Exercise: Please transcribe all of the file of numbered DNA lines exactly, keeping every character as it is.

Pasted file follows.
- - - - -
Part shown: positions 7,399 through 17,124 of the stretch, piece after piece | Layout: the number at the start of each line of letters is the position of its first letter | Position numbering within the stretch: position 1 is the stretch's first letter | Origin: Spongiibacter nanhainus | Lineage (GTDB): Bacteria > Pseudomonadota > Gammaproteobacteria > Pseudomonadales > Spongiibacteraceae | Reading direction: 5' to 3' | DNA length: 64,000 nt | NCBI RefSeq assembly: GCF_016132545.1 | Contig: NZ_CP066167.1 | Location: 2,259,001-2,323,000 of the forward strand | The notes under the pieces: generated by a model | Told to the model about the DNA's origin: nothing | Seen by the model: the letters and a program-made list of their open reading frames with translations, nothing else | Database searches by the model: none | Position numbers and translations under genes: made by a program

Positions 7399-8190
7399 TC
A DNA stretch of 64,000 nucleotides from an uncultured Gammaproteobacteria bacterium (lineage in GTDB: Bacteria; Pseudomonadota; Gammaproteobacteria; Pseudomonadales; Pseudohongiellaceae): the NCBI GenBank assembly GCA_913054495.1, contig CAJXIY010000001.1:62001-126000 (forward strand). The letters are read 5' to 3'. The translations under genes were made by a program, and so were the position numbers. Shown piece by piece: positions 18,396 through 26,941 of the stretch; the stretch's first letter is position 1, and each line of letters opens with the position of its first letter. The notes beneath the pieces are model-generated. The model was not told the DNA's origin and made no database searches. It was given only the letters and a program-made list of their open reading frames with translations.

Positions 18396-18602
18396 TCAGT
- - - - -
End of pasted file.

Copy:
Part shown: positions 7,399 through 17,124 of the stretch, piece after piece | Layout: the number at the start of each line of letters is the position of its first letter | Position numbering within the stretch: position 1 is the stretch's first letter | Origin: Spongiibacter nanhainus | Lineage (GTDB): Bacteria > Pseudomonadota > Gammaproteobacteria > Pseudomonadales > Spongiibacteraceae | Reading direction: 5' to 3' | DNA length: 64,000 nt | NCBI RefSeq assembly: GCF_016132545.1 | Contig: NZ_CP066167.1 | Location: 2,259,001-2,323,000 of the forward strand | The notes under the pieces: generated by a model | Told to the model about the DNA's origin: nothing | Seen by the model: the letters and a program-made list of their open reading frames with translations, nothing else | Database searches by the model: none | Position numbers and translations under genes: made by a program

Positions 7399-8190
7399 TC
A DNA stretch of 64,000 nucleotides from an uncultured Gammaproteobacteria bacterium (lineage in GTDB: Bacteria; Pseudomonadota; Gammaproteobacteria; Pseudomonadales; Pseudohongiellaceae): the NCBI GenBank assembly GCA_913054495.1, contig CAJXIY010000001.1:62001-126000 (forward strand). The letters are read 5' to 3'. The translations under genes were made by a program, and so were the position numbers. Shown piece by piece: positions 18,396 through 26,941 of the stretch; the stretch's first letter is position 1, and each line of letters opens with the position of its first letter. The notes beneath the pieces are model-generated. The model was not told the DNA's origin and made no database searches. It was given only the letters and a program-made list of their open reading frames with translations.

Positions 18396-18602
18396 TCAGT